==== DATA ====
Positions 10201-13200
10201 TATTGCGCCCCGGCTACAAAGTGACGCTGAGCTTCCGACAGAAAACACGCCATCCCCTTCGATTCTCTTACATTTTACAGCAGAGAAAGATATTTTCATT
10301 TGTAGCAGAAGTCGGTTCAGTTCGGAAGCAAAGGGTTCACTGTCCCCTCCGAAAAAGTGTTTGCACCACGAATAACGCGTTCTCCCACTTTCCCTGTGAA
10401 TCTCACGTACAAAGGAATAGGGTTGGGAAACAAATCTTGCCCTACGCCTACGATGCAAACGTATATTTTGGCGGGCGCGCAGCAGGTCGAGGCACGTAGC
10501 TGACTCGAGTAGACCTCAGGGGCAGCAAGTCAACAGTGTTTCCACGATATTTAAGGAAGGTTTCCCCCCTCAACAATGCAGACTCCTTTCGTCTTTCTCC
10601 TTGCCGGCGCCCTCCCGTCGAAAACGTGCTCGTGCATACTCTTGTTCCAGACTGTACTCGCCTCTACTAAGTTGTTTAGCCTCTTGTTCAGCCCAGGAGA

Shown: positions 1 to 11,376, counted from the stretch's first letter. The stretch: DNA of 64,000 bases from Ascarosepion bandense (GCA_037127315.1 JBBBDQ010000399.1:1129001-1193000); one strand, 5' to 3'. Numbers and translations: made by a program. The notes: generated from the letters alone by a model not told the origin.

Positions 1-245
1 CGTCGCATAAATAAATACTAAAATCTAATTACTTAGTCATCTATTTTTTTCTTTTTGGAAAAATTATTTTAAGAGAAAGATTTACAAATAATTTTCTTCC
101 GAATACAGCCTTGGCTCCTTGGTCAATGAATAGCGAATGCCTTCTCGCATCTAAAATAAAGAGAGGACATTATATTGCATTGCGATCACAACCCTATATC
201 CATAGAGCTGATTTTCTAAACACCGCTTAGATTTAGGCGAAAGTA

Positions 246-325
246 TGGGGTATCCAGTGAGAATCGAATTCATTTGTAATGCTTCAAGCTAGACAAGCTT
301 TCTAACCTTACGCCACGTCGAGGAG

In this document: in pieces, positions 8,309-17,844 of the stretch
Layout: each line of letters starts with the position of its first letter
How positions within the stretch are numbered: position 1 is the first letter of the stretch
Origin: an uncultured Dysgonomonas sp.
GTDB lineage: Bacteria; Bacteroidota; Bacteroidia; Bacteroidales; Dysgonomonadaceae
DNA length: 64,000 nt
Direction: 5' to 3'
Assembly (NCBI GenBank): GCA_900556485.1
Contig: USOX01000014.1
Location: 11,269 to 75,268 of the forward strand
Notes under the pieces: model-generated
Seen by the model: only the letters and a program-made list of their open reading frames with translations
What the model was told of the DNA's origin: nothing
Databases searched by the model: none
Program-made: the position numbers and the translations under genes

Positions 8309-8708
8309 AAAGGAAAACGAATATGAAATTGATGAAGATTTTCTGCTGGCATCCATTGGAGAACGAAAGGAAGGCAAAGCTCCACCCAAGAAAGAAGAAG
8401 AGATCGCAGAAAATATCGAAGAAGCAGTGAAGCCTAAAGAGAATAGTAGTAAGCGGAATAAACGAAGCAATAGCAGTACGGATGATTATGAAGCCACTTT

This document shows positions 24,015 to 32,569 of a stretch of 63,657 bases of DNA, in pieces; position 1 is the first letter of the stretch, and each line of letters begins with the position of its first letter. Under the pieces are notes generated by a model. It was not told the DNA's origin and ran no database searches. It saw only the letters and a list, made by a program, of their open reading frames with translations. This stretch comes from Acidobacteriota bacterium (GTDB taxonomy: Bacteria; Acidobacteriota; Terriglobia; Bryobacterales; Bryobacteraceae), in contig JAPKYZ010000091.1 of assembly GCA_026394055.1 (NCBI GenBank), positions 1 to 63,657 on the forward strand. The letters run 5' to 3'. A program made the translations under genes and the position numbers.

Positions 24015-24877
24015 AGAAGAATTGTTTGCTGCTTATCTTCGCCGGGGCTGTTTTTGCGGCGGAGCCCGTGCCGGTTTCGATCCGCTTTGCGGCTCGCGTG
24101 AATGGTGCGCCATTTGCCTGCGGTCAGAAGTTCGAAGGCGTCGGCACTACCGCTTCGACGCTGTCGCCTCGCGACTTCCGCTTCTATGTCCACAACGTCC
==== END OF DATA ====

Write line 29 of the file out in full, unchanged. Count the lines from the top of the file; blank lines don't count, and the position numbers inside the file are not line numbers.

Program-made: the position numbers and the translations under genes